Dysphagia is the name given to any form of swallowing issues, and it can be caused by any number of underlying conditions, ranging from sore throats to serious neurological conditions. Dysphagia, especially when it’s severe, can be extremely debilitating because it limits the food you can eat and restricts how you need to eat it, meaning attending family meals can be difficult. According to the Swallowing Disorder Foundation, around 15 million American adults face Dysphagia at some point in their lives. Fortunately, despite being scary, dysphagia is managed and can disappear with proper care. If you notice swallowing issues developing without an obvious reason, go get checked out because it could be any of these neurological disorders.
Multiple Sclerosis (MS)
MS attacks nerves around the base of the spinal cord and inside the brain, making it a neurological disorder. The cause of MS isn’t known at this point, which means there’s no cure. However, symptoms can be managed to give sufferers the best life experience possible. MS is most commonly diagnosed between 20 and 40, which can be scary after having full motor functionality your whole life.
Chewing relies on our throat and mouth working together, but MS can attack surrounding nerves, rendering us unable to swallow food. Fortunately, there are ways to manage the condition at home with a series of thickening agents, diets, and mealtime planning. When it comes to liquids, try using SimplyThick powder to make them easier to swallow.
Our brains are responsible for the way our bodies move and how we think, meaning brain tumors can have a profound impact on us. When a brain tumor develops, it can put pressure on healthy parts or spread. Unfortunately, this can leave us with motor problems, including dysphagia, depending on the tumor's location.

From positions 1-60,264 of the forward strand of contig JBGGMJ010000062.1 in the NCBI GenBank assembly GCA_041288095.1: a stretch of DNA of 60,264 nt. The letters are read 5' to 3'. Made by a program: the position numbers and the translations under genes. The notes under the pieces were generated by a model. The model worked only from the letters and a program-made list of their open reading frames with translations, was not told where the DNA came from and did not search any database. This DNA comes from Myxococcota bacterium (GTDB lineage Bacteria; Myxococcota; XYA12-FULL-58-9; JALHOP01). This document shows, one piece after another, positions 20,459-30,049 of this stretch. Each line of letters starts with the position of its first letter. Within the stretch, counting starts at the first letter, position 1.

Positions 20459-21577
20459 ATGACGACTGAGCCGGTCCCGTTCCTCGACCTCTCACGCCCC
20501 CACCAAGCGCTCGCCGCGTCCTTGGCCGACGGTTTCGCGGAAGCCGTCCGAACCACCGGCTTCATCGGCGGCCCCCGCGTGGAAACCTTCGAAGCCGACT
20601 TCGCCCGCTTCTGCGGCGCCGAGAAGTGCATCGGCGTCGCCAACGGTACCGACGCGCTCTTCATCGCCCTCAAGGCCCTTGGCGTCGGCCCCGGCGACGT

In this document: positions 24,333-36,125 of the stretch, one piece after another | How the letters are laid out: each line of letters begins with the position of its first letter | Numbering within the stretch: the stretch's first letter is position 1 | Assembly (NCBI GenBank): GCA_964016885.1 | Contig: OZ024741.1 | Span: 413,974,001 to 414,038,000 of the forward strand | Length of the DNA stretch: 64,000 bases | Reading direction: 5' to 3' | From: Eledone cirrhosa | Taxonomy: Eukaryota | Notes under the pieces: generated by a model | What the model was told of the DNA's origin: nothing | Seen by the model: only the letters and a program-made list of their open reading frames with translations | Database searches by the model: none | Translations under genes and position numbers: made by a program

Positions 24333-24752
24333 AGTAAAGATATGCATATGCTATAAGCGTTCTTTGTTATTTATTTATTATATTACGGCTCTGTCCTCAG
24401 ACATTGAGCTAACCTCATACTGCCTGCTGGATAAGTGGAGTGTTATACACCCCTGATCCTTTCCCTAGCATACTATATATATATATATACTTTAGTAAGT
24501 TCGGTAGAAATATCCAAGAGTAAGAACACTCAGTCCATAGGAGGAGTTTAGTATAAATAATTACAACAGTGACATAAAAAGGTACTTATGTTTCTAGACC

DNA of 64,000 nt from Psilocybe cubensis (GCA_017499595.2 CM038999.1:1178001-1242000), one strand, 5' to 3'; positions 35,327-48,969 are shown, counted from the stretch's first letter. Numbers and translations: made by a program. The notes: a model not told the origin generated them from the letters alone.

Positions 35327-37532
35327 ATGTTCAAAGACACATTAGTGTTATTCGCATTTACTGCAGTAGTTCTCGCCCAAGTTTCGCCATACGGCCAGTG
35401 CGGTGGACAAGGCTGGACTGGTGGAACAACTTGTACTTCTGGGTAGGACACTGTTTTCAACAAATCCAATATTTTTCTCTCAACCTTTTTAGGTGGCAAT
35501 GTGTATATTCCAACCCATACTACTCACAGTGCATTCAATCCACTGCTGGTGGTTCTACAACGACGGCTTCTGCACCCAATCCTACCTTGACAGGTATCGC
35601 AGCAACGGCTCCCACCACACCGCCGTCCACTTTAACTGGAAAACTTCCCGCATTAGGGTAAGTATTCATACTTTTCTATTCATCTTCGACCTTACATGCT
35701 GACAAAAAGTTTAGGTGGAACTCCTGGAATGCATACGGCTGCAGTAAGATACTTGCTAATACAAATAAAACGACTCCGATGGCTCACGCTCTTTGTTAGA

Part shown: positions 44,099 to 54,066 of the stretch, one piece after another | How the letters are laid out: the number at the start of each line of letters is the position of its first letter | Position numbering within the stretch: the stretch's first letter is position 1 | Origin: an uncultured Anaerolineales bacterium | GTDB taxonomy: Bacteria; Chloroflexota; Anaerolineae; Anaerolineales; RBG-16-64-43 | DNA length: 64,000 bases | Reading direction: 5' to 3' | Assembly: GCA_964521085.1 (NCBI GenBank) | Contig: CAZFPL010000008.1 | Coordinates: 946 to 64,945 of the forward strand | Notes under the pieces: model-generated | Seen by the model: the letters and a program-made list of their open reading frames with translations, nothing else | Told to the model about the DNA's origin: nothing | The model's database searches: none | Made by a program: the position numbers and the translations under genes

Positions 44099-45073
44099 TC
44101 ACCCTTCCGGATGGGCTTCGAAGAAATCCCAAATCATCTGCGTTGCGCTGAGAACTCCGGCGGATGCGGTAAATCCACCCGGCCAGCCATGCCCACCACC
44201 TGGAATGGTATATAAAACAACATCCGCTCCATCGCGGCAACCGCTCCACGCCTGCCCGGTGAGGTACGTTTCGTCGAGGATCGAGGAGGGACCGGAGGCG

We need oxygen to function properly, which is why respiratory problems can be extremely serious. When our brains are starved of oxygen, for whatever reason, it can lead to a stroke. They can happen at any age, so it’s important to understand the warning signs. During the recovery stages, many people suffer from dysphagia and may need help eating.
Parkinson’s disease damages the nervous system and presents itself through motor dysfunctionality. The first sign of this disease is trembling hands, which is usually telling you to visit a doctor immediately. There is currently no cure for Parkinson’s disease, but many charities and organizations are working hard to come up with answers. Alongside a large list of symptoms, Parkinson’s disease can cause dysphagia as it damages the muscles around the throat.
Dysphagia is the scientific term for swallowing issues, and it can be caused by any medical condition that attacks the muscled and nerves around the throat and mouth. In particular, neurological disorders are one of the leading causes of problems swallowing. Luckily, with careful planning, thickening agents, wise diet choices, and plenty of time for meals, the symptoms can be managed effectively.
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